Their link had shown up in the two years since Lucy’s death, but until today it had alternated between them—for a week or so he would be able to catch occasional thoughts of Daphne’s, and then the ability would fade out, and a month later Daphne would be able to see some of his thoughts for six to ten days. Maybe the no-telepathy periods had been getting longer, the alternating telepathic periods getting closer together, until now they had actually overlapped. Would they stop, now, after having finally occurred together? He hoped so, even though he was glad he and Daphne had been linked this afternoon, when the fires had started.
At dinner Daphne hadn’t eaten much of her chili con carne. Twice she had choked, as if she was having difficulty swallowing; but he had caught an image from her thoughts—a brief glimpse of somebody spooning out brains from a broken bald head with a splayed crown on it, seen in black and white and therefore obviously from the damned movie she had watched—and he had not asked her to say what was wrong. Maybe he should have.
More strongly than he had in a long time, he wished that Lucy had not died, leaving Daphne and him adrift. Even two parents were hardly enough to raise a child. He remembered a passage from Chesterton: “Although this child is much better than I, yet I must teach it. Although this being has much purer passions than I, yet I must control it.”
Daphne’s fingernails were always bitten down to the quick; for these last two years, anyway.
I do my best, he thought, trying the phrase on; and then he wondered how often he really did do his best, and for how long at a time.
Since he wouldn’t be setting the alarm clock for tomorrow, he poured more Scotch into his glass, though the ice had long since melted. He wouldn’t be paid for tomorrow either.
But there’s gold under the bricks in Grammar’s shed, he thought. Possibly.
Gold, which Grammar could have expected to survive the shed burning down; and some kind of movie, and some letters, which would reliably have been destroyed. Well, the movie was now burned up.
There had been a message on the telephone answering machine from Mercy Medical Center in Shasta when he and Daphne had got home; he had called them back, and they had confirmed that Grammar had died on Mount Shasta at about noon.
He took a sip of the lukewarm whisky, grateful for the full-orchestra burn of it in his throat, and then reached into his inside jacket pocket and carefully drew out the sheaf of letters that he had taken from the ammunition box in Grammar’s shed. Some flecks of broken old brown paper fell onto the Blue Book on his lap, and he brushed them and the booklet off onto the rug. The letters smelled of gasoline, and he laid his pipe carefully in the ashtray.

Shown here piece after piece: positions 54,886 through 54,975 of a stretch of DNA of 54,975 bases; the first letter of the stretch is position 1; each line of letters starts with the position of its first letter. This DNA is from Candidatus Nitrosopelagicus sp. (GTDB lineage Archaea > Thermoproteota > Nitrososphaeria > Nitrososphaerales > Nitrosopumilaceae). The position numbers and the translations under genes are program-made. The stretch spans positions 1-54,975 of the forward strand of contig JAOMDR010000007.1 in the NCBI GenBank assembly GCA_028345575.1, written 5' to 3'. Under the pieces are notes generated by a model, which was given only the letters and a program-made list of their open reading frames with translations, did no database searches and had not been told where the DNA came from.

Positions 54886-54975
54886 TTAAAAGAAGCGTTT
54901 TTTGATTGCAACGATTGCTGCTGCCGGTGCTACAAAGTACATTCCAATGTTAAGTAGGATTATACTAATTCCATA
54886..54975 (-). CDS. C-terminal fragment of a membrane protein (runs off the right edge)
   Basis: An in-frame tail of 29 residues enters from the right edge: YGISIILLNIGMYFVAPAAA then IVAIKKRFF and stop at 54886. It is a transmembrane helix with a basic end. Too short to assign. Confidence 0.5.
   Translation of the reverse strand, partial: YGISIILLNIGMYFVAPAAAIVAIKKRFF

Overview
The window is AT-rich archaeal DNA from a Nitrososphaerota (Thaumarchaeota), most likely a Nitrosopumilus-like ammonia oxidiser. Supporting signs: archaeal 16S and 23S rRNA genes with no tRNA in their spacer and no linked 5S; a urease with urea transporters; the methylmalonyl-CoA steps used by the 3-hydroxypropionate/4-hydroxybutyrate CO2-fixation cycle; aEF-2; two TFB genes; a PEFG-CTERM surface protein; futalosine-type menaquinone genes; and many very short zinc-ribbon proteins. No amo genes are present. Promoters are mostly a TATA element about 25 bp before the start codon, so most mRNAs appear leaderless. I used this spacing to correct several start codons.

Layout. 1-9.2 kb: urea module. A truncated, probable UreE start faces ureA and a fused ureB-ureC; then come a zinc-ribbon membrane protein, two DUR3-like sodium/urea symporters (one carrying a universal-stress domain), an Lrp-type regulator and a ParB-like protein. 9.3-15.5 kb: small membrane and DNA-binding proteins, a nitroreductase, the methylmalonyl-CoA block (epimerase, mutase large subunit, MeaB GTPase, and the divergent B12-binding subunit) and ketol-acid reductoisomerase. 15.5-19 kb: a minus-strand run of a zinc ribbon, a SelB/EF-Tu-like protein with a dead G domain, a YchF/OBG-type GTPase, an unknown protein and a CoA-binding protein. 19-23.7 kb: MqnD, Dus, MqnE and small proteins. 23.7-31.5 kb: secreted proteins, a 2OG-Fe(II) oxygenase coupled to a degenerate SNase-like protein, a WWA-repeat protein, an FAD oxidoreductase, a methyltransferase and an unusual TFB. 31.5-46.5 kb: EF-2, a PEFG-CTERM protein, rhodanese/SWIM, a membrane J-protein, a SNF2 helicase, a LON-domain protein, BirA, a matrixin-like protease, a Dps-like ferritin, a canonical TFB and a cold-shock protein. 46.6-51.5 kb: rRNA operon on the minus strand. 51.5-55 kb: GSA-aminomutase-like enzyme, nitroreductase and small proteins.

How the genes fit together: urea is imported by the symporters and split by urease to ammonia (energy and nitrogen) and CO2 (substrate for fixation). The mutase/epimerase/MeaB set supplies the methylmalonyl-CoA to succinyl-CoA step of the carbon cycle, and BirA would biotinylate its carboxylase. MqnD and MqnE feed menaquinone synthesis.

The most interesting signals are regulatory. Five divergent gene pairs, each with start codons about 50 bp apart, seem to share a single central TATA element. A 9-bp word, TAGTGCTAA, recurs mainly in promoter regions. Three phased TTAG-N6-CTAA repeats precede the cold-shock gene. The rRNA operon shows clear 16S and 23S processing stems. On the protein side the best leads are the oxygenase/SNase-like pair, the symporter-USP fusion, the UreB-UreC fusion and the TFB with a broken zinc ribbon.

The first envelope he looked into was postmarked June 10, 1933, from Oxford, but the letter inside was handwritten in German, and Marrity was only able to puzzle out the salutation—Meine liebe Tochter, which clearly meant “my dear daughter,” and the signature, Peccavit, which he believed was Latin for “I have sinned.”
He flipped through the stack, poking his fingers into the envelopes to find one of the English-language letters he recalled seeing in the shed, and pulled free the first one he found.
The postmark was Princeton, New Jersey, August 2, 1939; the printed return address on the envelope was Fuld Hall, Princeton Institute for Advanced Study; and under it, in pencil, someone had scrawled Einstein Rm. 215.
Marrity paused. Had Albert Einstein written Grammar a letter? That would be worth something!
Hoping it might be from Einstein, and hoping that a couple of others in the batch might be too, he carefully unfolded the yellowed letter. It was typed, and addressed to “Miranda,” though the addressee on the envelope was Lisa Marrity.
My dear Miranda, Marrity read, I have sent today a Letter to the King of Naples, advising him of the ominous Behavior of Antonio, and advising him to busy himself in acquiring pre-emptively for Naples the Power toward which Antonio is looking.
Marrity recognized these names—Miranda was the daughter of the magician Prospero in Shakespeare’s play The Tempest, and Antonio was Prospero’s treacherous brother who had usurped the dukedom of Milan and driven Prospero and his daughter into exile.
Grammar had called her father Prospero.
I did not mention the other Power, the letter went on, and did not the Caliban who is now your chaste Incubus. (And whose Fault?) I can assist Naple
Caliban was an inhuman monster in the Shakespeare play, and the break my Staff sentence was a verbatim quote from the Prospero character.
The letter ended with, And you should do the Same also. Forgive yourself about 1933, and then forget even what it was you did. Starve Caliban with Inattention. I should never have given him Shelter—I’ve learned my lesson, not to interfere with Suicides! Twice the Interfering has made Disasters, and so I must somehow have the Palm Springs Singularity to be destroyed. And you must burn the verdammter Kaleidoscope Shed!
Marrity actually lowered the age-yellowed letter and looked around the dim corners of the room, as if this were a trick being played on him.
Then he looked back at the sheet of old paper. The letter was signed Peccavit, in the same hand as the first letter he’d looked at.
Was this Peccavit Grammar’s father? And was he Albert Einstein? Were all these letters from him?
Marrity realized glumly that he couldn’t believe it. It was inconceivable that Albert Einstein could know about the shed he and Moira had played in as children. There were any number of plausible reasons why someone might write Einstein on an envelope.
But hadn’t Einstein taught at Princeton?
Marrity flipped through the stack again, peeking into the envelopes, and saw another in English. He carefully drew the letter out of the envelope—which was plain, postmarked Princeton, New Jersey, April 15, 1955. The letter was handwritten, in the same difficult scrawl as the Peccavit signatures.
My dear Daughter, Marrity managed to puzzle out, Derek was here—did you know?
Three Days to Never: A Novel by Tim Powers / Fantasy / Science Fiction / Thrillers & Crime have rating 4 out of 5 / Based on32 votes